One of the most challenging aspects of developing a performance pay program is how the program measures teacher effectiveness. The majority of performance pay programs today rely on standardized achievement test (SAT) scores as their primary device of measurement. This has been the case for many years; arguments emerge as to whether test scores are a valid and reliable measure of performance. These arguments have intensified as greater stakes are placed on scores from standardized tests.

Critics of pay for performance say the unfairness of a single test being used as the measure of teacher affectiveness and bonuses. But according to a 2008 publication from the Center for Educator Compensation Reform, approximately 69 percent of teachers teach courses that are not covered by a standardized assessment. This could be an issue.  While sophisticated value-added measures hold promise for measuring teacher affectiveness, these criticisms and concerns point to the need to incorporate multiple measures of teacher affectiveness into a pay for performance program.

Other measures of teacher effectiveness do exist. Teachers participating in Denver’s ProComp and Austin’s REACH work with their principal to develop two individualized, data-based learning goals for students. In New York City’s School Wide Performance Bonus Program, a school’s standing is determined, on the basis of student attendance and student, parent and teacher perceptions of the school learning environment.

But as education research, practice and policy remain to cooperate on the design and development of other measures of teacher effectiveness, involving classroom observation procedures, there is much work to be done before reliable, maintained measures are always available.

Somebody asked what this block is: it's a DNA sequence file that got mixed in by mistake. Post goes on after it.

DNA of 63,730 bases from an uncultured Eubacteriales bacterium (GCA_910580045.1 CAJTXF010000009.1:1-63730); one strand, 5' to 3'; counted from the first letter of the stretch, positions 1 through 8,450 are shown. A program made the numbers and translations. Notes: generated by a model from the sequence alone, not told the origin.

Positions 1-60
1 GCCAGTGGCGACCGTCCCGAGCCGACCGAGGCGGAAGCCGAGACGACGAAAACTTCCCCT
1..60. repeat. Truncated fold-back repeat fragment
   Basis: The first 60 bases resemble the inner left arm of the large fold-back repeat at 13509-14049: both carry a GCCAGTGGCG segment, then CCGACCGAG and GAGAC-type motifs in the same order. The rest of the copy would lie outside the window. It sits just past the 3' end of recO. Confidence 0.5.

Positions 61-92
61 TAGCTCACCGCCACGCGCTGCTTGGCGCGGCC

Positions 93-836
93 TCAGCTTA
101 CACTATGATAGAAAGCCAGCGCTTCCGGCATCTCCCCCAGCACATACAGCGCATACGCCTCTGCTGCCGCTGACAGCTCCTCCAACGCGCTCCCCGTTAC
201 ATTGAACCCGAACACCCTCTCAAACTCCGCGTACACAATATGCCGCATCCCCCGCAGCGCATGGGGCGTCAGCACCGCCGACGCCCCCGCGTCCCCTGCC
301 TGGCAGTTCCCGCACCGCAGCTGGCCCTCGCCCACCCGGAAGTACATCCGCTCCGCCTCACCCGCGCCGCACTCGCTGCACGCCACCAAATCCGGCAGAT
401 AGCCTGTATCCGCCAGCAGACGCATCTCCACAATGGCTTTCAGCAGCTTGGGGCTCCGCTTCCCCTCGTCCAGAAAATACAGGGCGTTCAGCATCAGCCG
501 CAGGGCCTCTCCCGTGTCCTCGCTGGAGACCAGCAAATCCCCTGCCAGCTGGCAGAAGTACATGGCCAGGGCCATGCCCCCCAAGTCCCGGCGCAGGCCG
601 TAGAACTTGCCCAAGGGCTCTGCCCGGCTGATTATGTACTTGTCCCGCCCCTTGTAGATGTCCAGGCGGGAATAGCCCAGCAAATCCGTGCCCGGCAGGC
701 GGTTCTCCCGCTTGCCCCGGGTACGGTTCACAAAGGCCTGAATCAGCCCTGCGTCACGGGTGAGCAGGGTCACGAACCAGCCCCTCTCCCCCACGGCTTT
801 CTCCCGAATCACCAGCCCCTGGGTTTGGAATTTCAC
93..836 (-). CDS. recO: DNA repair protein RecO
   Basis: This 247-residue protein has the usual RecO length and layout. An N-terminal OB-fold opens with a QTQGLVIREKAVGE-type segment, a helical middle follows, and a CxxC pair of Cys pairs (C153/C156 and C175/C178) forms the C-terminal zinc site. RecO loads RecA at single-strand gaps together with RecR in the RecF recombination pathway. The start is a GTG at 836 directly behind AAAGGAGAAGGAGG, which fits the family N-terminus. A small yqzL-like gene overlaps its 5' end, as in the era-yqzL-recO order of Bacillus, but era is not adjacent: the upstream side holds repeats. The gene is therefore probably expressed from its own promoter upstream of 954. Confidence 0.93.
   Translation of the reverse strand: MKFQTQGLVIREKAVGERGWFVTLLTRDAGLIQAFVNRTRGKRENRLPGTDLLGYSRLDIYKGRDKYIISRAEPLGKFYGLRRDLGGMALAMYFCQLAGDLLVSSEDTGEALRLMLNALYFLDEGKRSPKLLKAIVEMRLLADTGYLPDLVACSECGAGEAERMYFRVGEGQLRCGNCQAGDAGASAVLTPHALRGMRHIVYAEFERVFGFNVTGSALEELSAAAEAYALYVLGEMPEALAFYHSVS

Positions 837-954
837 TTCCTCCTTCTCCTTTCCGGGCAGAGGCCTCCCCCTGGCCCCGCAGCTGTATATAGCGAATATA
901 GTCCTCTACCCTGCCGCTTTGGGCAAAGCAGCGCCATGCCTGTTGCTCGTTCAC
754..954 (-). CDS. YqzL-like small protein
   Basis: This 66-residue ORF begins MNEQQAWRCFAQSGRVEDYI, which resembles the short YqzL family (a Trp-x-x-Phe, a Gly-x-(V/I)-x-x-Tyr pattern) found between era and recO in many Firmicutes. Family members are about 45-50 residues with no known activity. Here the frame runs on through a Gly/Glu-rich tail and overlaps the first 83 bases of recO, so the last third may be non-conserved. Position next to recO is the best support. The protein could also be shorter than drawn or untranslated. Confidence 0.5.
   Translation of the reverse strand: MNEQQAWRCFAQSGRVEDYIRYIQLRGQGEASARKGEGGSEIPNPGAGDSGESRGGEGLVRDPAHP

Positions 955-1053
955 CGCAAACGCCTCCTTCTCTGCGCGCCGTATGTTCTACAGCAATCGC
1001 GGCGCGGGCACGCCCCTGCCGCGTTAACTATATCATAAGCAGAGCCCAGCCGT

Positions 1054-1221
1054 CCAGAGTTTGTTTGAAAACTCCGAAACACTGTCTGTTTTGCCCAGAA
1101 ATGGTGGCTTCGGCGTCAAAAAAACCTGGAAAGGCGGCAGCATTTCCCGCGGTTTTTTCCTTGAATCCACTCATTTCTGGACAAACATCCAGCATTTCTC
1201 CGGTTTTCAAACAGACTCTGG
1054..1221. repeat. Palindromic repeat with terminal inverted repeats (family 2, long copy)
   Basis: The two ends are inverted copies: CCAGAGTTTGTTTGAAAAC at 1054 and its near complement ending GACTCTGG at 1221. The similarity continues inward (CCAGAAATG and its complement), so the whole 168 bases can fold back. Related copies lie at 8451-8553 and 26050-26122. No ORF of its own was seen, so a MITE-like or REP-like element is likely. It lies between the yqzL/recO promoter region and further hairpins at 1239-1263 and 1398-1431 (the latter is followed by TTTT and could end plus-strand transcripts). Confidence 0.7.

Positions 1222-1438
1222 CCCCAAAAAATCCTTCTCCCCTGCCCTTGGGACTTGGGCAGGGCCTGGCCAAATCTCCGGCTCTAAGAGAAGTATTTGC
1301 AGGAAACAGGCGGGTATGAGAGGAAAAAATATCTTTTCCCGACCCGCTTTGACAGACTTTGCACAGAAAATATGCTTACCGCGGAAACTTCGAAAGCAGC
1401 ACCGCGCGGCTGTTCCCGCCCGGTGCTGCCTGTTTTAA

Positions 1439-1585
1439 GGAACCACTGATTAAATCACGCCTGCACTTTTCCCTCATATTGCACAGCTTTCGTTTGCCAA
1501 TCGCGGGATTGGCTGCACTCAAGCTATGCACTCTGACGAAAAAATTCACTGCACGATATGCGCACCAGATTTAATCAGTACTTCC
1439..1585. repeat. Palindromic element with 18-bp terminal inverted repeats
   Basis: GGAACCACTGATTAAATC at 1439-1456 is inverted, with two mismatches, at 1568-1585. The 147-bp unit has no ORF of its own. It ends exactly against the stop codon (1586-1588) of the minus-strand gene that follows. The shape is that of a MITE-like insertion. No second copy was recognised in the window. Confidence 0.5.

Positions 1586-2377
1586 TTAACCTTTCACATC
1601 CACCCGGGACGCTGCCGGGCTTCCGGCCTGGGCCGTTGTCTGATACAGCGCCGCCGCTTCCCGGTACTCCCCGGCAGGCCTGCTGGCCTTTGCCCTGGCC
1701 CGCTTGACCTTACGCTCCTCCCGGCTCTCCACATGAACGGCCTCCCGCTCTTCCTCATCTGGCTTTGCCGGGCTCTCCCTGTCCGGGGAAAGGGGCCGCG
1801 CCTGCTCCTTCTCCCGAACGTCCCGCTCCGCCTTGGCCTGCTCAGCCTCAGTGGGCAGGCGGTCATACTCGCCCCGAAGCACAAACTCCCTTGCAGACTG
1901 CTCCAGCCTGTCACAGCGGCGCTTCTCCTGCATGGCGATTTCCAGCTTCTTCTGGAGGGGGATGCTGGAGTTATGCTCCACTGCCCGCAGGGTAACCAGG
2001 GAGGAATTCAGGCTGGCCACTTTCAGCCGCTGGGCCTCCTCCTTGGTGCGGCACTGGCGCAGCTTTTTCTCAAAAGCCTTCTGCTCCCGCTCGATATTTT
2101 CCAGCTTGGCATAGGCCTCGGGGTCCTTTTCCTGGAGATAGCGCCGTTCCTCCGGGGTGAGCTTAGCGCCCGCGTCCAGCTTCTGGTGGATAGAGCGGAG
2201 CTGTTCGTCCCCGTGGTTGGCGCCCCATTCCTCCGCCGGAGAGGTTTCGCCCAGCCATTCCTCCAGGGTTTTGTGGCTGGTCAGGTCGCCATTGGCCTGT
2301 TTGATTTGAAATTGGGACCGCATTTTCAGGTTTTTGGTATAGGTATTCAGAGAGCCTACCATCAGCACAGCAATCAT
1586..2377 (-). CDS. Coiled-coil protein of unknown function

After measures are clearly found, a well devised data system is critical to the success of the program. Some district and state operated information systems are incapable to handle the data necessary to administer a teacher pay for performance program. The data is often retrieved from district and state information systems also are often muddled with errors that can wreak chaos on the operation of a performance pay or teacher bonus program.

I feel that the only way to reform teacher compensation is to have indivual class performance tests to show that the teachers are making progress so that they may receive bonuses or incentives. The best way to do this would be to have the teachers offer the curriculum they are attempting to teach and then at the end of the school year have a classroom test over that material that was being taught. In this way you kill two birds with one stone, you find out if the teachers are making progress to receive their extra compensation and you find out if the students are really learning the material. Also you find out the quality of the teachers in this way because if they are teaching well and the students are learning then the quality of that teacher must be above average.